Get Real About a Gut Check

Get Real About a Gut Check

Even though colon cancer is still a leading cause of death in the U.S., there’s some good news to report. Noel Martins, MD, section chief of the gastroenterology division at St. Luke’s University Health Network, brought us up to date.

We’ve heard that colon cancer is the third most common form of the disease, and the second leading cause of cancer-related deaths. Is that true?

Partly. It’s still the third-most common form, but it’s now the third-most common cause of cancer deaths. So we’re making progress!

Just how common is colon cancer? Could you give us some figures?

About 130,000 people will be diagnosed this year, and 50,000 will die from colon cancer. It’s actually one of the few cancers where the rates are going down.

How do those figures break down? More men than women, or more prevalent in a certain age group?

According to current data, men tend to develop polyps and colon cancer more often than women, but not by much. It seems African-American men and Ashkenazi Jews are at greater risk than the general population, but the reason for that hasn’t been determined. Overall, the lifetime risk for men is 1 in 22; for women, it’s 1 in 24.

Although the typical colon cancer patient is over 50 years of age, it’s beginning to appear in younger individuals.

Why is that happening?

The reasons are unclear, but poor dietary habits—lots of red meat, little fiber, few fruits, and vegetables—and a lack of exercise could be contributing factors.

You said earlier that the rate of cancer deaths is going down. Is there a reason for that?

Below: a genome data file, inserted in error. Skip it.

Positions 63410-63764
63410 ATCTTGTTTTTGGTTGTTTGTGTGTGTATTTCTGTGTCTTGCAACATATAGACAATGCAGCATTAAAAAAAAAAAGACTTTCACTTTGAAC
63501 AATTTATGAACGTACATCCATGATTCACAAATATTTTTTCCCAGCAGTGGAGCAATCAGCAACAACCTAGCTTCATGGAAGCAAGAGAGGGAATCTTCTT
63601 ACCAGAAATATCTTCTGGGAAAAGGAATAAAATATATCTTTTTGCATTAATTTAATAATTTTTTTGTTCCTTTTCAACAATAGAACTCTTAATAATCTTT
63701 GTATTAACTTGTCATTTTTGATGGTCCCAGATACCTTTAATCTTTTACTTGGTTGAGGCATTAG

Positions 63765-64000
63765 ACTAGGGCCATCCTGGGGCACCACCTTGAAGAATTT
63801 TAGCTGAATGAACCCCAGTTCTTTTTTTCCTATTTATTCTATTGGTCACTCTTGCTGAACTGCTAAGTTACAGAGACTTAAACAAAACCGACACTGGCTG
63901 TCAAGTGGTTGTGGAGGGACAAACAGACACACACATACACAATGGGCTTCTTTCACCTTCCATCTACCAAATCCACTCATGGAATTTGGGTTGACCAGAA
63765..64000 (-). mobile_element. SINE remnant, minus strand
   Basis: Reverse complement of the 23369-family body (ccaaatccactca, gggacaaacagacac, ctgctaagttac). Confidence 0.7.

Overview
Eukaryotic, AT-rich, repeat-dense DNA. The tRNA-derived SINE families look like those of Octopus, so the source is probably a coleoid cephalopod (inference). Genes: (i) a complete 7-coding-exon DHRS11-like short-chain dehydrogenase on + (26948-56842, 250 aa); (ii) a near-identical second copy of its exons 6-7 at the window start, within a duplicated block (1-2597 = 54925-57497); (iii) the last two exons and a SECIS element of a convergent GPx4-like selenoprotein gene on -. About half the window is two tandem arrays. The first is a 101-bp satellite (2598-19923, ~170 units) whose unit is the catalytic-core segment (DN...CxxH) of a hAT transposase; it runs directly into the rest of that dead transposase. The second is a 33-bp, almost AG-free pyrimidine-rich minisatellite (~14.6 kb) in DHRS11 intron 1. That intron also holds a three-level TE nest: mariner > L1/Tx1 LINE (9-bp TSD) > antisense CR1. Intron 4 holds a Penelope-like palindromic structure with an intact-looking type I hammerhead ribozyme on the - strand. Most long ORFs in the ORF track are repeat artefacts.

More people are being screened every year, and that enables us to detect possible cancers earlier. And the earlier it’s detected, the better the chances for a cure.

Are there any positive steps people can take to help lower their risks?

There are several. Get a colonoscopy, of course, at regular intervals guided by your doctor. The risk for developing colon cancer increases as we age and gets bigger over time. That is, you have a certain risk level at age 50; a higher one at age 60; still higher at 70, and so on.

Individuals that have family histories of colon polyps or colon cancer, suffer from an inflammatory bowel disease such as ulcerative colitis, or inherited conditions like Lynch syndrome are already at greater risk.

What other steps can people take?

Be aware of other indicators. If you find blood in your stool or in the toilet, have an unintentional weight loss, or you see a persistent change in your bowel habits—all of these are potential signs of cancer and should be discussed with your doctor.

Eat less red meat and more fruits, vegetables, and other high-fiber foods. Be more active, and get your BMI [body mass index] down. And quit smoking.

Then What Happens?

Let’s say your colonoscopy detects a polyp or two. What are they, exactly?

These small clumps of cells develop on the walls of the colon. They’re generally classed as “sessile” (raised just a bit above the colon wall) or “pedunculated” (sort of tree- or mushroom-shaped).

“Polyps are often removed during the colonoscopy itself,” says Asim Ali, MD, Medical Director of GI Oncology, St. Luke’s University Health Network. “Surgical instruments can be inserted through a conduit on the colonoscope. A smaller polyp can be removed right away; if the mass is relatively large, a sample of it can be taken,” he says.

The simple presence of a polyp does not automatically mean a cancer diagnosis. “Any tissue we remove is automatically sent to the pathology department for biopsy,” Dr. Ali says. “If it’s a benign growth, patients will be retested at a later date, and they’ll follow up with a gastrointestinal specialist. But if it’s malignant, a team of oncologists and surgeons will determine the appropriate course of treatment. At St. Luke’s, we use a multidisciplinary team, including a ‘navigator’ that will help you get connected with proper specialists, handle communications among the different doctors, even set up your appointments.”

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